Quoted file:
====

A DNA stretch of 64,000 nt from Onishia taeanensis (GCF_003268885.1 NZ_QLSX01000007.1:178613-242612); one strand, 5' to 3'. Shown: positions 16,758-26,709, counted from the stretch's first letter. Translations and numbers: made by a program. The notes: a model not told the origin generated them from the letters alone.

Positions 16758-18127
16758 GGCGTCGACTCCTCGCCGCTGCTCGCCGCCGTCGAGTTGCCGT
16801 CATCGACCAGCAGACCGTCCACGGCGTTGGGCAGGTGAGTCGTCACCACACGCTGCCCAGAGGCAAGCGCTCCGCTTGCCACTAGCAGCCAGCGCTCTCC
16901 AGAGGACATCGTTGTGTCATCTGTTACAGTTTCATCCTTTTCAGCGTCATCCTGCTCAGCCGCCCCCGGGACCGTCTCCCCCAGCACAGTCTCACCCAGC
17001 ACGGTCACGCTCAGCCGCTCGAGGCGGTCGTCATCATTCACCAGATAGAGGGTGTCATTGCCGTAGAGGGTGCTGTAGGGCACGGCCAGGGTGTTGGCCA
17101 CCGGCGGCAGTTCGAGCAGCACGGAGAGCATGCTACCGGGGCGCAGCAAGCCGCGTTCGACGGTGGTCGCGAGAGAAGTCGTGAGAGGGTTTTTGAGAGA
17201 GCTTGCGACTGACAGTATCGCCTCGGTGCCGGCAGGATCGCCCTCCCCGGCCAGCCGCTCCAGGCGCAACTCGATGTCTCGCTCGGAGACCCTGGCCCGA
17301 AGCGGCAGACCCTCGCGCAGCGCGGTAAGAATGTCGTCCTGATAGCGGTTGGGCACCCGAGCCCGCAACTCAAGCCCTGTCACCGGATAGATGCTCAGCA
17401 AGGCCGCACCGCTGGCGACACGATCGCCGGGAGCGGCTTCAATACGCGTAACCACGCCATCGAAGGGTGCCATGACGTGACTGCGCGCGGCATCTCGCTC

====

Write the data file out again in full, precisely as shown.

A DNA stretch of 64,000 nt from Onishia taeanensis (GCF_003268885.1 NZ_QLSX01000007.1:178613-242612); one strand, 5' to 3'. Shown: positions 16,758-26,709, counted from the stretch's first letter. Translations and numbers: made by a program. The notes: a model not told the origin generated them from the letters alone.

Positions 16758-18127
16758 GGCGTCGACTCCTCGCCGCTGCTCGCCGCCGTCGAGTTGCCGT
16801 CATCGACCAGCAGACCGTCCACGGCGTTGGGCAGGTGAGTCGTCACCACACGCTGCCCAGAGGCAAGCGCTCCGCTTGCCACTAGCAGCCAGCGCTCTCC
16901 AGAGGACATCGTTGTGTCATCTGTTACAGTTTCATCCTTTTCAGCGTCATCCTGCTCAGCCGCCCCCGGGACCGTCTCCCCCAGCACAGTCTCACCCAGC
17001 ACGGTCACGCTCAGCCGCTCGAGGCGGTCGTCATCATTCACCAGATAGAGGGTGTCATTGCCGTAGAGGGTGCTGTAGGGCACGGCCAGGGTGTTGGCCA
17101 CCGGCGGCAGTTCGAGCAGCACGGAGAGCATGCTACCGGGGCGCAGCAAGCCGCGTTCGACGGTGGTCGCGAGAGAAGTCGTGAGAGGGTTTTTGAGAGA
17201 GCTTGCGACTGACAGTATCGCCTCGGTGCCGGCAGGATCGCCCTCCCCGGCCAGCCGCTCCAGGCGCAACTCGATGTCTCGCTCGGAGACCCTGGCCCGA
17301 AGCGGCAGACCCTCGCGCAGCGCGGTAAGAATGTCGTCCTGATAGCGGTTGGGCACCCGAGCCCGCAACTCAAGCCCTGTCACCGGATAGATGCTCAGCA
17401 AGGCCGCACCGCTGGCGACACGATCGCCGGGAGCGGCTTCAATACGCGTAACCACGCCATCGAAGGGTGCCATGACGTGACTGCGCGCGGCATCTCGCTC